Rock 'n' roll music helped gain its legitimacy with this film, the first-ever rock 'n' roll movie. Bill Haley and the Comets play themselves in a story chronicling a small-town band with a new sound on its way to success. (The story, of course, had nothing at all to do with the band's real career path, but that's beside the point.)
There's plenty of music, provided not only by the Comets, but also by the Platters, Tony Martinez, and Freddie Bell and his Bellboys. Pioneering deejay Alan Freed is also along for the ride. The non-musical parts of the film (written pseudonymously by Robert E. Kent, directed by Fred F. Sears and starring Johnny Johnston, and Alix Talton) is strictly routine. But it is at least executed competently and doesn't drag the film down.
The box office success of this film launched the wave of '50s rock films, and it's still one of the best, filled with great music and great dancing.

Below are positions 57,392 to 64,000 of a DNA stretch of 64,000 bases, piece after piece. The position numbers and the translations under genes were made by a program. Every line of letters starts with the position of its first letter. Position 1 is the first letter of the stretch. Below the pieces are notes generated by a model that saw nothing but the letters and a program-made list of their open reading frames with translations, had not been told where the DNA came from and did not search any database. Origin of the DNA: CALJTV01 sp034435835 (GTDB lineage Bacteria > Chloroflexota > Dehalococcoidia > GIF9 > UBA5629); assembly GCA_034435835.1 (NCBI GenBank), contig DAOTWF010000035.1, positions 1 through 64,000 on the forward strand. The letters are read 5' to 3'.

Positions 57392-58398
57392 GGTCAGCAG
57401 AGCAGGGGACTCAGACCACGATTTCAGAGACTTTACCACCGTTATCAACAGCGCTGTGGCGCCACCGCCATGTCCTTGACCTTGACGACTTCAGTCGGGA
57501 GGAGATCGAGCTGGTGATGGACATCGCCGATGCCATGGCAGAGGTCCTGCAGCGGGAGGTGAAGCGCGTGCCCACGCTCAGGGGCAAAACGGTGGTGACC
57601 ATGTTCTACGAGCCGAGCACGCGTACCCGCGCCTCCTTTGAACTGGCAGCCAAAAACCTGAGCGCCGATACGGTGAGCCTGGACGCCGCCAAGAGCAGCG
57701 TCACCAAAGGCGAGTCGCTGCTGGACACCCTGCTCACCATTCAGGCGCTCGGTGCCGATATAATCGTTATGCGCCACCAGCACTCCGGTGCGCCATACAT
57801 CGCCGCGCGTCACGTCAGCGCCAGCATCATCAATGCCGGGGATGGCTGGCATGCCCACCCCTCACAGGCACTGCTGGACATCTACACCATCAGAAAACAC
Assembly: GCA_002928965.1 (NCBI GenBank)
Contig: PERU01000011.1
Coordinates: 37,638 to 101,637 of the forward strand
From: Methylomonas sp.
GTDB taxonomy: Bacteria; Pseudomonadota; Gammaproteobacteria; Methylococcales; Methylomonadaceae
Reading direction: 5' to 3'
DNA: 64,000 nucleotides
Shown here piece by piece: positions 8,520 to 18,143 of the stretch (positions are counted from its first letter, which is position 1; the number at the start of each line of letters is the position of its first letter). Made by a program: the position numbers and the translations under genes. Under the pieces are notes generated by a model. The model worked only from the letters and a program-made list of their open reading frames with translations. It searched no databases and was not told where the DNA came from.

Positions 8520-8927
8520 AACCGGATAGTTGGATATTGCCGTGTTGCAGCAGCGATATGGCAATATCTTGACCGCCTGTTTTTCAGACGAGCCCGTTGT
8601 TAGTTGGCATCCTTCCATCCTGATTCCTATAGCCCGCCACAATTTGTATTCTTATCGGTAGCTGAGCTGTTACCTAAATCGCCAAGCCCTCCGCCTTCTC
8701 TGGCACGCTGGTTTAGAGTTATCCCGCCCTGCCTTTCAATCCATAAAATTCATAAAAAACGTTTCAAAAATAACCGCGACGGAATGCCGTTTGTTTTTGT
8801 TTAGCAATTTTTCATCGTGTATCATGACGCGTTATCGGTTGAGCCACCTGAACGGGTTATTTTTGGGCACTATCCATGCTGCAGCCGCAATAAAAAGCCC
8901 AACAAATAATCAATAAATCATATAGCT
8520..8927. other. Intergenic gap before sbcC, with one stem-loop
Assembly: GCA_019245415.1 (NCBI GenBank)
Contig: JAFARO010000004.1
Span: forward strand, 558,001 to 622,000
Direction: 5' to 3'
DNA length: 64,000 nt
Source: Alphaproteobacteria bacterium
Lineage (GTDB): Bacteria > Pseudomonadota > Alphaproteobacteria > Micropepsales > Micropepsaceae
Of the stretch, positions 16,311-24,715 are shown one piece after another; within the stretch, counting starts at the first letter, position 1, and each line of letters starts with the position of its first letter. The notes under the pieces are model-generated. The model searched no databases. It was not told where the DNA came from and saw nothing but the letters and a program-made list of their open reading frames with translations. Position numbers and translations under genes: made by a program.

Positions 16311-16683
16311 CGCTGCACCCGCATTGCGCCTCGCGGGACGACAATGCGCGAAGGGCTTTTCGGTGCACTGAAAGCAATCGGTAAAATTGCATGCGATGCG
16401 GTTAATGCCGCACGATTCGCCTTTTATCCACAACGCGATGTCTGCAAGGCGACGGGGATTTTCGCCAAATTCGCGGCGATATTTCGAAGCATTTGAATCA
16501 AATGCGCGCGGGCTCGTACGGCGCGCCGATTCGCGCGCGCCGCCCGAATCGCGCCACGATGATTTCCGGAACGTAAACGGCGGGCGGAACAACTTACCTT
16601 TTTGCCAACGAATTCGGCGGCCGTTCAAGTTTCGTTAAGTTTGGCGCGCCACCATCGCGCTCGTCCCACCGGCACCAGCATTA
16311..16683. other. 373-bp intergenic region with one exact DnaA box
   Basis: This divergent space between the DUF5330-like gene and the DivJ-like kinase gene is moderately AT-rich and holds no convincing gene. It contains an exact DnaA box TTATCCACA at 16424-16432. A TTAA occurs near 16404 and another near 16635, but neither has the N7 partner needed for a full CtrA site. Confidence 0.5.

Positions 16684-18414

Visitor: "Hey sister, what do you call that exercise you're getting?" / Dancing Girl: "It's rock 'n' roll, brother, and we're rockin' tonight!"
Although this was the first rock 'n' roll film, it was actually the second to feature a rock 'n' roll song on its soundtrack. The first was "Blackboard Jungle" (1955) whose opening credit theme was, of course, "Rock Around the Clock." It was delirious reaction to that film by teen audiences that helped get this film made.
The whole wave of '50s rock 'n' roll films, including "Mister Rock and Roll" (1957), "Go, Johnny, Go!" (1958) and "Rock Rock Rock" (1956).
Hollywood Teen Movies.
Haley's Rock 'n' Roll Hall of Fame page.
Take a Look:
Bill Haley and the Comets are discovered while performing "See You Later Alligator":
Freddie Bell and the Bellboys do "Giddy Up a Ding Dong":